The antineoplastic effects of cannabis have been known since 1975. Since the identification of the components of the endogenous cannabinoid system (ECS) in the 1990s, research into the potential of cannabinoids as medicine has exploded, including in anti-cancer research. However, nearly all of this research has been on adults. Physicians and governing bodies remain cautious in recommending the use of cannabis in children, since the ECS develops early in life and data about cannabis exposure in utero show negative outcomes. However, there exist many published cases of use of cannabis in children to treat pediatric epilepsy and chemotherapy-induced nausea and vomiting (CINV) that show both the safety and efficacy of cannabis in pediatric populations. Additionally, promising preclinical evidence showing that cannabis has anti-cancer effects on pediatric cancer warrants further investigation of cannabis' use in pediatric cancer patients, as well as other populations of pediatric patients. This review aims to examine the evidence regarding the potential clinical utility of cannabis as an anti-cancer treatment in children by summarizing what is currently known about uses of medical cannabis in children, particularly regarding its anti-cancer potential.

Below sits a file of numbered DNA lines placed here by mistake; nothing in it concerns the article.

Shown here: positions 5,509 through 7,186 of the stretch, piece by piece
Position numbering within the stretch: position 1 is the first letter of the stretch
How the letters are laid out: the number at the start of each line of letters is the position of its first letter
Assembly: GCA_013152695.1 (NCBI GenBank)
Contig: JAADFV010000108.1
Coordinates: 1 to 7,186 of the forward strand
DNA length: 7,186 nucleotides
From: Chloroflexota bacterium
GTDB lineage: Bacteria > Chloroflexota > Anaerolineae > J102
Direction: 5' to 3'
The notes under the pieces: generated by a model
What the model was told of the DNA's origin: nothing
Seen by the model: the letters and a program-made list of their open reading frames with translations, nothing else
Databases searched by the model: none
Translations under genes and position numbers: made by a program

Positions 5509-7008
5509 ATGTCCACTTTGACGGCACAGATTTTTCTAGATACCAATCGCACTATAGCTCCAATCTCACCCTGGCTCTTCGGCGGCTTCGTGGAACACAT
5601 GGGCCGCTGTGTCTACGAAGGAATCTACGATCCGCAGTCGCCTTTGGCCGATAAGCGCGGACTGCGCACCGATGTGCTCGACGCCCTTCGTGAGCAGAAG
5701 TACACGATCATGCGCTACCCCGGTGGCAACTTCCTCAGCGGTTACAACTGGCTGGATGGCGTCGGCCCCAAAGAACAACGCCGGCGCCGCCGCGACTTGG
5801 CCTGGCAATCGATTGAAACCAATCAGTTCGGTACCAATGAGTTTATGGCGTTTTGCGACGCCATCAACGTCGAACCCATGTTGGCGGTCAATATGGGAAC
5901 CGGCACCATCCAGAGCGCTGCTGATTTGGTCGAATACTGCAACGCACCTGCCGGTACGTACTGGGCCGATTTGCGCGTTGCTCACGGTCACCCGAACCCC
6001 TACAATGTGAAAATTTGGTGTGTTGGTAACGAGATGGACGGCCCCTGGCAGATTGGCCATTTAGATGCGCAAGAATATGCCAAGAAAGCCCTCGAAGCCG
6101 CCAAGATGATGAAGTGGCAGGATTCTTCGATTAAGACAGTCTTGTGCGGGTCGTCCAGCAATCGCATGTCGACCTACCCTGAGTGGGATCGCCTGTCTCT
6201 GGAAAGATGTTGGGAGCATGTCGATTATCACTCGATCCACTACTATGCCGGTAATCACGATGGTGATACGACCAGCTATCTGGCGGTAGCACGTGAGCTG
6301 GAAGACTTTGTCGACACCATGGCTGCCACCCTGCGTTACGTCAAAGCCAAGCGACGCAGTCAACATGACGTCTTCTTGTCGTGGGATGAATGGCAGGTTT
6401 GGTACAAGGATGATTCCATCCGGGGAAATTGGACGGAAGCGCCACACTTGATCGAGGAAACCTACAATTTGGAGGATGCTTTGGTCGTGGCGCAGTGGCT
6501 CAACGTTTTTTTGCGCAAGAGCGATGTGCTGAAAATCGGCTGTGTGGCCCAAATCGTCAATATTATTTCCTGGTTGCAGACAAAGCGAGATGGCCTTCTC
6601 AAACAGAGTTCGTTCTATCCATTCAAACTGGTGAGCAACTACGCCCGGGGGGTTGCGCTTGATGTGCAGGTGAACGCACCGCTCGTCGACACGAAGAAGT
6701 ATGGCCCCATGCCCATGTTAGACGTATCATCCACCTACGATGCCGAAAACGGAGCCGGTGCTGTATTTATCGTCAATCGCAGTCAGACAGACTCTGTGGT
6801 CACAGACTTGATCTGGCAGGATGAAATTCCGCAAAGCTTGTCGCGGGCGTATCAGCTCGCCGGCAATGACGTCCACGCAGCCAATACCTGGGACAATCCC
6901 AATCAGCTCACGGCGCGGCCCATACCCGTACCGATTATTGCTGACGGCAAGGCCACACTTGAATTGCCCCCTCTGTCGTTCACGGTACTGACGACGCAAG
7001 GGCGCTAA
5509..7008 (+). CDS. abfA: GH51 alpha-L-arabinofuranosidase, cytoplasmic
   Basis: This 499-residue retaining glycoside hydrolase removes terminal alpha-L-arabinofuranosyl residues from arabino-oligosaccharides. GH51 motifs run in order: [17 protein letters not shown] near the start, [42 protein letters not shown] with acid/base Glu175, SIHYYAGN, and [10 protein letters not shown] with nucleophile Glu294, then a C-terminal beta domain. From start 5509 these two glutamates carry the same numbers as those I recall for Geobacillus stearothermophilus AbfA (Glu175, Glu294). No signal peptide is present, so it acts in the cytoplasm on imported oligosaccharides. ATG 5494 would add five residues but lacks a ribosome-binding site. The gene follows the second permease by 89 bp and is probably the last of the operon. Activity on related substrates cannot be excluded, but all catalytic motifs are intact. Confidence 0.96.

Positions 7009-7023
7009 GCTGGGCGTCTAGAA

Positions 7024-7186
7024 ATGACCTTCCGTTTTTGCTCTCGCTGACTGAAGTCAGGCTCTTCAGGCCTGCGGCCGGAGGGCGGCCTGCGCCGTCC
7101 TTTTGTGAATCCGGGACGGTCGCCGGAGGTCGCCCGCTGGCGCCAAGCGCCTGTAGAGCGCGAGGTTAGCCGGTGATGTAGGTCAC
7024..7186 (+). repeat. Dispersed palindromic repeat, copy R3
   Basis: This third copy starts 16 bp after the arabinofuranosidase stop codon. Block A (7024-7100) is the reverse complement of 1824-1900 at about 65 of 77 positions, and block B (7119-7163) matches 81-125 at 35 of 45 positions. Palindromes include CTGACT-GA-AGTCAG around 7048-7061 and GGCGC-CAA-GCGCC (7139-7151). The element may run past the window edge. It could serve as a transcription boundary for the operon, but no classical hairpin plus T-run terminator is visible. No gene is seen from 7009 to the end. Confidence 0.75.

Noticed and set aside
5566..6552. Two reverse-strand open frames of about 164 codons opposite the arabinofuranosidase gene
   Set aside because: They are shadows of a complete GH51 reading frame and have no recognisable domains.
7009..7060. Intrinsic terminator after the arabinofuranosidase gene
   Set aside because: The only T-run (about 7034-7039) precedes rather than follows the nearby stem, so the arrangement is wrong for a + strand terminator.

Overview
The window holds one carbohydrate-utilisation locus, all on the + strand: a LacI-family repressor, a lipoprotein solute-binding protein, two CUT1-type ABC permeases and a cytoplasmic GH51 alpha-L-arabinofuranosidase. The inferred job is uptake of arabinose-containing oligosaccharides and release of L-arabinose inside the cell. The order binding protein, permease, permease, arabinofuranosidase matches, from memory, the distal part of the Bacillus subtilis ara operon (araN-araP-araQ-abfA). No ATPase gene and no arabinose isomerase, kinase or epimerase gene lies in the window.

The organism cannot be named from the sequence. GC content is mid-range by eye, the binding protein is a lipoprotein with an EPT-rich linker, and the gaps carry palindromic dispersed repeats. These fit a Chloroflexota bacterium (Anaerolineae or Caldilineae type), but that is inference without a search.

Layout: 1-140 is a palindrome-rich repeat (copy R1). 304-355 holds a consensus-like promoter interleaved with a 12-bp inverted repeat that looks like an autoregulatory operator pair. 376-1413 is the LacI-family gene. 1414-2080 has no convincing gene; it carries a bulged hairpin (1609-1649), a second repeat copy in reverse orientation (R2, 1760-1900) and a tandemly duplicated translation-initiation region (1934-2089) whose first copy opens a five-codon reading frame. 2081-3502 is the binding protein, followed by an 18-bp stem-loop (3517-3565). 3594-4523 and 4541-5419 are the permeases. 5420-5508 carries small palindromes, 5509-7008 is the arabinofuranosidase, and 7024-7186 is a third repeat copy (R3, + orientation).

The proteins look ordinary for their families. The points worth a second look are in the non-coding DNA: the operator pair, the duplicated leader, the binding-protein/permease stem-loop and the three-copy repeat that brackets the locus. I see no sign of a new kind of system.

Keywords: CBD; Cannabis sativa; Epidiolex; Marinol; Sativex; THC; cannabinoids; medical cannabis; pediatric cancer.